I also note that the publisher, Non-Duality Press, is now no longer publishing books solely in the new tradition of (so-called) neo-advaita. They still are, and in addition they are publishing Direct Path books. The difference is noted by Dennis Waite: "[Direct path] differs from neo-advaita in that all of its teachings begin from the present evidence of one's experience, and its statements are backed by rigorous logic. Whereas a neo-advaita teacher might state that `This is it' and expect the seeker to understand what is meant, the direct-path teacher will begin with a simple observation or statement that everyone can agree with."
Rupert Spira's home page is [...]
41 of 42 people found the following review helpful
Powerful and High Quality
, June 2, 2009
This or any of the other Waring 3.0 - 3.5 HP blenders is as powerful a home blender as you will need. Are you considering a Vita Mix or a Blendtec? Is your desire to make green smoothies? I researched other brands and bought the Waring because of its impeccable reputation. Blendtec may be the most powerful in this category, but my research tells me it is not built to last to the degree of a Waring. The Vita Mix is no doubt a fine blender, however there is so much hype associated with the company that, for me, it gets in the way of the product itself. I want a blender from a company that focuses on the blender and that has a repution for reliability and durability. I've only had my Waring MX1000 for a few weeks, but words "awesome", "surprising", and "best friend" come up whenever I see it tearing tough leaves of green kale into little bits and then into smooth green beverage. If you want to get into raw foods or just extreme nutrition, this blender will serve you exceedingly well.
UPDATE: August 26, 2010. I had a warranty matter which Waring handled promptly when I contacted them. I was very pleased. I can now say that not only will you get a great product but excellent service from a large corporation that treats you as a person.
2 of 2 people found the following review helpful
A Way to Get Lots of Greens
, March 23, 2009
The bottom line is that you will learn how to get lots of greens in a way that tastes and feels good. I thought my weight had leveled and reached its ideal. I was slim. Then I started drinking green smoothies and dropped another couple pounds and lost another half inch off my waist.
I recommend this book.
1 of 1 people found the following review helpful
Meet Mace Mealer
, January 9, 2009
Mace Mealer's poetry has appeared in the Nonduality Highlights over 50 times, the earliest appearance in issue #480. Now Mace has written a hard cover book featuring nearly 700 of his poems. The poems read smoothly, have different flavors and tones, and get different themes across: compassion, silence, children, eternality, release, emptiness, nothing, as-is-ness, enlightenment. The volume is reminder after reminder, pointer after pointer of what is essential and important in life. Mainly this book is about being human and watching ourselves as we step through the world. You'll feel that Mace Mealer knows you slightly better than you know yourself, and that he wanted the difference to be slight.
Here are a few selections:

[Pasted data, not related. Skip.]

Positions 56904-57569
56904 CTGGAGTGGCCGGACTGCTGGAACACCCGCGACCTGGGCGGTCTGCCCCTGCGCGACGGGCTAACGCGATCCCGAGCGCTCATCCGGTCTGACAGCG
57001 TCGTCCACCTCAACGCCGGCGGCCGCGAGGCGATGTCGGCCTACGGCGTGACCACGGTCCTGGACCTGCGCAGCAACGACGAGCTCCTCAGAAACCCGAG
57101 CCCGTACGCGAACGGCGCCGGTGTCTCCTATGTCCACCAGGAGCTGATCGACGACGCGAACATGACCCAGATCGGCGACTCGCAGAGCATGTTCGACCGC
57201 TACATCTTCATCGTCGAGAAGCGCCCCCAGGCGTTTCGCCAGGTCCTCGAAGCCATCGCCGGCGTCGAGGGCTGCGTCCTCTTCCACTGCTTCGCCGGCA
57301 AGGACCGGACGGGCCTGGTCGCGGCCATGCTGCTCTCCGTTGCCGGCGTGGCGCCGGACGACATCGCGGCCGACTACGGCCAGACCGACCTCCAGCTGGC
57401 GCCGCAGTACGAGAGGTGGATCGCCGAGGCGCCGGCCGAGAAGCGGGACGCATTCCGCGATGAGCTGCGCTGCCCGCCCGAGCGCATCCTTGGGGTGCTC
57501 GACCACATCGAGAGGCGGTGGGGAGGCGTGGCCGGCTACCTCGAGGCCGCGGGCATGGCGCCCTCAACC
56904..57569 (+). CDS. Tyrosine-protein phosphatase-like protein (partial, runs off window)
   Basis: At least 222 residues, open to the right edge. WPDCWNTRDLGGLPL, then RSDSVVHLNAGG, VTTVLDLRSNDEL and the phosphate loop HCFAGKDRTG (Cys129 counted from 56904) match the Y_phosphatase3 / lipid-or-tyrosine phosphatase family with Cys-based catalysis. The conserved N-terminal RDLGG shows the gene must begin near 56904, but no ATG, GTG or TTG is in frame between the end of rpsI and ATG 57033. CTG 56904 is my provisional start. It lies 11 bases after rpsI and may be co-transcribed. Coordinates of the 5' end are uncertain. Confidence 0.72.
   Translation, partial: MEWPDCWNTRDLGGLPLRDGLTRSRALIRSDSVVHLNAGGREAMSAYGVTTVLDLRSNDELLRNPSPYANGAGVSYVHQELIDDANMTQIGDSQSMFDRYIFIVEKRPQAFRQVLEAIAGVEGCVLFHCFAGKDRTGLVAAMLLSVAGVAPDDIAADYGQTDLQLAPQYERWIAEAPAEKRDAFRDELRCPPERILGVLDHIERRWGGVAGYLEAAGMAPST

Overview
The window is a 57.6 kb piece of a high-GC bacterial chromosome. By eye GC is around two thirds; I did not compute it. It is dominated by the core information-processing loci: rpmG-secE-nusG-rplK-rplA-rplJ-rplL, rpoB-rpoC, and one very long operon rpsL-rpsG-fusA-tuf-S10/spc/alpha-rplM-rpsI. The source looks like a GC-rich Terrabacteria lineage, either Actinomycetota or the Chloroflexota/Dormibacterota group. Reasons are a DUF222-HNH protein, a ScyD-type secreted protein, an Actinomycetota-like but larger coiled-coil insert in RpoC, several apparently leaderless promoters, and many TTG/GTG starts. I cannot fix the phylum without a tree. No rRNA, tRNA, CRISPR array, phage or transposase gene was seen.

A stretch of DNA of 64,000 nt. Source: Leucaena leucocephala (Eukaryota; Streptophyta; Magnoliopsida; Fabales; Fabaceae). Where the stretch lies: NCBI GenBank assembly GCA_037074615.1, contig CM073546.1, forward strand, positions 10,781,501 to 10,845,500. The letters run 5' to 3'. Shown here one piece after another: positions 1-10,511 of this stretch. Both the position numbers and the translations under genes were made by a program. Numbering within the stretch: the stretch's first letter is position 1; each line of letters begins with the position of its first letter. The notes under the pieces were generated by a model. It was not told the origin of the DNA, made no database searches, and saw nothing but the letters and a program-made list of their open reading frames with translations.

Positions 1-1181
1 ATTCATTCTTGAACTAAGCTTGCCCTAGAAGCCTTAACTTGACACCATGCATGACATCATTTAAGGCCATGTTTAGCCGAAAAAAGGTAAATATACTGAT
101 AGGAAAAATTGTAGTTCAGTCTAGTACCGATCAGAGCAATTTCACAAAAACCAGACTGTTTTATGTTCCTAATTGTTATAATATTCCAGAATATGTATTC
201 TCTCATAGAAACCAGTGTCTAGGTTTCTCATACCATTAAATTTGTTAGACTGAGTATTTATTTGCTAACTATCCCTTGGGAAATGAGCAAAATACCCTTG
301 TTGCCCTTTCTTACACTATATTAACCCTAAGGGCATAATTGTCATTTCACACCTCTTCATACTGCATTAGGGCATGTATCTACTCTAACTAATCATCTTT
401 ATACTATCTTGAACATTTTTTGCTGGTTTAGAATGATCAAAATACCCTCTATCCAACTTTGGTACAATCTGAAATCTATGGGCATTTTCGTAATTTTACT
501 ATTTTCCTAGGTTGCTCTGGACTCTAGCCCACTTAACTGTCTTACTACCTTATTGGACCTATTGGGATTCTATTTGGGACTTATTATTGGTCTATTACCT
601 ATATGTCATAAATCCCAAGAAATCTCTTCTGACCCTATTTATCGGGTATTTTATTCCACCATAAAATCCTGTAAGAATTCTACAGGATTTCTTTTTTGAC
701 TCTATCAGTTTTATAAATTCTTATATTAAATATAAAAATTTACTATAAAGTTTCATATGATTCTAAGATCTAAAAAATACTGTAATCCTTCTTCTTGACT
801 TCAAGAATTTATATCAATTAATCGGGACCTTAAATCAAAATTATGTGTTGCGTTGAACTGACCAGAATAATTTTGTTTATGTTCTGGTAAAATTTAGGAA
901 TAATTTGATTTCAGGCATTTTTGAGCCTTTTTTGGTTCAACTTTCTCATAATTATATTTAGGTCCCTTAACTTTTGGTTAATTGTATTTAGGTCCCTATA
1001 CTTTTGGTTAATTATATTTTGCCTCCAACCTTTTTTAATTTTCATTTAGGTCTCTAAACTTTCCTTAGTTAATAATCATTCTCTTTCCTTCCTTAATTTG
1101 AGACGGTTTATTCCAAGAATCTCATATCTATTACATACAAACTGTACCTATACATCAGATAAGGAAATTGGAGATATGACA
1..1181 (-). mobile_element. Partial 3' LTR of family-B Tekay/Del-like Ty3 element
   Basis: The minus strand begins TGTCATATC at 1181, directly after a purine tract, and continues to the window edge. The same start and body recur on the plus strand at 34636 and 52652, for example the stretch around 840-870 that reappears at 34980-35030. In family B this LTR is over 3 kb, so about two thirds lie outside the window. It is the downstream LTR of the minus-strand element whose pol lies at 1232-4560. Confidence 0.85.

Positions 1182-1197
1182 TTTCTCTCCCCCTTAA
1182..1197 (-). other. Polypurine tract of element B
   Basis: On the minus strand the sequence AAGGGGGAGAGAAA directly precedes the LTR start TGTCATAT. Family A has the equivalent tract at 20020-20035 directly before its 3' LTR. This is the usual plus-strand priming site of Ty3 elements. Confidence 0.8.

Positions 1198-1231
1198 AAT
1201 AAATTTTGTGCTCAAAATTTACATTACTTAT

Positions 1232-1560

Winter sky is hard and high
framed by ice glistening bough
wherein the wind of velvet sky
does not the Heart's red flame allow.
But in the houses down below
beneath the shadows of the snow,
in blankets that are big and small,
sleep the children of us all.
There the Heart burns bright and clear,
to show the way for this New Year.
Intent is rarely free of impurities.
But like the gold in our teeth,
too pure is too soft
to let us chew our food.
With just a little hypocrisy,
let us speak
of wind and rain and love.
In the maelstrom of existence
Nothing is repeated,
Every grain of sand
through the hourglass
is infinitely different
than the one before.
Even the smallest action
It is easy to mistake
the same for the similar.
Be assured, the next
thought you have,
emotion you feel,
action you take,
will be miraculously
Once there was an old monk
who practiced his meditation
by getting up early in the morning
before anyone else was up and
seating himself in the middle of a
small doorway in the monastery
where many had to pass on their
way to their appointed duties.
This practice greatly impeded
the movement of his fellow monks
as they found it necessary to leap
over him to be on their way.
The result being that he was often
kicked in the process, not always
accidentally, and therefore
he was frequently covered in bruises.
When the frustration of the other
monks rose to a fevered pitch they
voiced their complaints to the Revered
Teacher of the monastery and requested
that he intervene.
Calling the old monk before him
the Teacher asked him why he found
it necessary to practice his meditation
in this way. He replied,
"I find that I dislike others and I
am easily distracted"
At this the Teacher smiled and
asked the old mink to resume
So Darn Cute
My ego is like a little boy,
I have to love him,
he's so darn cute.
He likes to think he's
He loves toys
and his sweets,
and what an imagination!
One day a Cowboy,
the next an Indian,
or an ancient learned Sage.
I'm never cruel to him
because he reminds me
what it is to be human,
but I never give him
the keys to the car.
Lonelineness stopped by
for a visit last night.
He must have heard me